Building Maps Using Google Cartographer and the OS1 Lidar Sensor

This post describes the process of integrating Ouster OS1 lidar data with Google Cartographer to generate 2D and 3D maps of an environment. While we work internally on our own HD mapping solution, this post walks through how you can get started with basic mapping using an open source program, like Google Cartographer.

Cartographer is a system that provides real-time simultaneous localization and mapping (SLAM) in 2D and 3D across multiple platforms and sensor configurations. SLAM algorithms combine data from various sensors (e.g. lidarIMU, and cameras) to simultaneously compute the position of the sensor and a map of the sensor’s surroundings. SLAM is an essential component of autonomous platforms such as self-driving cars, automated forklifts in warehouses, robotic vacuum cleaners, and UAVs. A detailed description of Cartographer’s 2D algorithms can be found in their ICRA 2016 paper.

Map making with Google Cartographer
Map making with Google Cartographer

Cartographer Installation

Cartographer supports the following ROS distributions:

  • Indigo
  • Kinetic
  • Lunar
  • Melodic

Google provides detailed instructions for building and installing Cartographer for ROS from source. Alternatively, the ROS packages can be downloaded from the debian repository. The commands below will install the necessary packages for the ROS Melodic distribution:

$ sudo apt-get install ros-melodic-cartographer ros-melodic-cartographer-ros ros-melodic-cartographer-ros-msgs ros-melodic-cartographer-rviz

Google also provides sample data and instructions to demonstrate the 2D and 3D map making abilities.

Cartographer Process Overview

Cartographer primarily consists of two subsystems, global SLAM and local SLAM. Local SLAM is used to generate good submaps of the region and global SLAM is used to tie the submaps together as consistently as possible.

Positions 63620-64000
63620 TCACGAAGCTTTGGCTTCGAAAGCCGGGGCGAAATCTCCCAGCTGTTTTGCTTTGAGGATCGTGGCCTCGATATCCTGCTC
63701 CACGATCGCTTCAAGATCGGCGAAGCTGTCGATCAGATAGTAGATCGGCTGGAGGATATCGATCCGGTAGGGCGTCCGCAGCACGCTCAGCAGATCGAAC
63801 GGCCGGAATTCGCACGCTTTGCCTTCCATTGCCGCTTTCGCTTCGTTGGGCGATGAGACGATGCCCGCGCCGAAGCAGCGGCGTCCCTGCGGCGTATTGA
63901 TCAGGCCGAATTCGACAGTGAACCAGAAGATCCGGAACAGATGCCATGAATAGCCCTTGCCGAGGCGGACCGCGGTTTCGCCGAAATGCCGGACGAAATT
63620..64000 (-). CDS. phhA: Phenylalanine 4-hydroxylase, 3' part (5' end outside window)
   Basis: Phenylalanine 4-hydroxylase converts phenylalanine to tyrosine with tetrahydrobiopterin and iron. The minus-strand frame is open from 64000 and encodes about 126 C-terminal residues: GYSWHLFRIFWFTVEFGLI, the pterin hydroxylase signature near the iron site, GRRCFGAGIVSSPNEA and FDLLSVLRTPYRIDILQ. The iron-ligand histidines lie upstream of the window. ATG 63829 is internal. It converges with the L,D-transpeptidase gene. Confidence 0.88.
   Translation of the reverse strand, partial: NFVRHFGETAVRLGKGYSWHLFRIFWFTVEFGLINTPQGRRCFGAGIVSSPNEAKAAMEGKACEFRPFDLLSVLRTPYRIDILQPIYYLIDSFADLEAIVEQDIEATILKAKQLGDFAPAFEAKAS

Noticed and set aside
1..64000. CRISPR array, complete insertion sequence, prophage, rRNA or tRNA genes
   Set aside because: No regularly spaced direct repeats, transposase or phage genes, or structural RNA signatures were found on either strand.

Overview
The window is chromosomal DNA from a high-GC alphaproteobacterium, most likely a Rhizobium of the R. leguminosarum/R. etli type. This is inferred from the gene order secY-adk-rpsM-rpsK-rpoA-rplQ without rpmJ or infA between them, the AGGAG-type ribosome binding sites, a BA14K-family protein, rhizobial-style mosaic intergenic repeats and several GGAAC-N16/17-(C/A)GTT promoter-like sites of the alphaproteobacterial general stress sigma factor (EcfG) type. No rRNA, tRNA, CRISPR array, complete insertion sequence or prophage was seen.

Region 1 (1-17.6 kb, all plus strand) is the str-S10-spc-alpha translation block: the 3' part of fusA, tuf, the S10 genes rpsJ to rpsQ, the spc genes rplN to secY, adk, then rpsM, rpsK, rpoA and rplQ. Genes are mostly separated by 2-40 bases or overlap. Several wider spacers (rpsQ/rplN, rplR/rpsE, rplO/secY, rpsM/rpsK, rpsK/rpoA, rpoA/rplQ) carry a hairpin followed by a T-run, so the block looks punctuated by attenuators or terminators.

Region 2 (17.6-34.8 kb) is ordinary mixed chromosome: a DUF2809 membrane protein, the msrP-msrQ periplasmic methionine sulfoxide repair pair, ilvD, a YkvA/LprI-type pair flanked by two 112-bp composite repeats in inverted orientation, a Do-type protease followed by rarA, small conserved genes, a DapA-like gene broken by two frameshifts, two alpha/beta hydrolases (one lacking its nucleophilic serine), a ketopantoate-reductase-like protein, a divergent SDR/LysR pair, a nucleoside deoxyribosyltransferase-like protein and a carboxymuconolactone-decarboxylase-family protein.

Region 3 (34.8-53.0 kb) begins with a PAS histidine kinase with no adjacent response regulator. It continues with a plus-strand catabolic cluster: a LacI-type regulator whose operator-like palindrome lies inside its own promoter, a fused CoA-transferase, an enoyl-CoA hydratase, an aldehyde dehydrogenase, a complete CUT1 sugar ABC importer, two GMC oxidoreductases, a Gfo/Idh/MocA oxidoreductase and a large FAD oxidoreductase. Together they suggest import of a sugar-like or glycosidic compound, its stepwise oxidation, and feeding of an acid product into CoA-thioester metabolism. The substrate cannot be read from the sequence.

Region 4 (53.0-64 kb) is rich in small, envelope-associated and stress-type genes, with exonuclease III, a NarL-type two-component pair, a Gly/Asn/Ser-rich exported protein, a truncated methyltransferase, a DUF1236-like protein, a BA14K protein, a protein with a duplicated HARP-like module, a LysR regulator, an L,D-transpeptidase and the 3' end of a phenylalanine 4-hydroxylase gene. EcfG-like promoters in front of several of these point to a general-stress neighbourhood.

Local SLAM generates a series of submaps which are meant to be locally consistent but drift over time. Local SLAM also creates the local trajectory. Global SLAM runs in separate threads and finds loop closure constraints between submaps generated by local SLAM. It executes loop closure by scan matching scans of sensor data against the submaps. It also incorporates other sensors to attempt to get the most consistent global solution.

Google Cartographer System Overview
Google Cartographer System Overview

The primary input to the cartographer SLAM algorithm are distance measurements which are computed from range finding sensors such as lidar sensors or radars. These sensors inherently have noise, so the first data processing step is to apply a bandpass filter to remove measurements outside of a minimum and maximum range threshold. These values are derived from the physical characteristics of the specific sensors used.

High-resolution lidar sensors like the OS1-64 produce a large number of measurements which can slow down computation time. To address the point density problem, Cartographer uses a voxel filter that downsamples raw points into cubes of a constant size and only keeps the centroid of each cube. Cartographer applies an adaptive voxel filter which tries to determine the optimal voxel size to achieve a target number of points.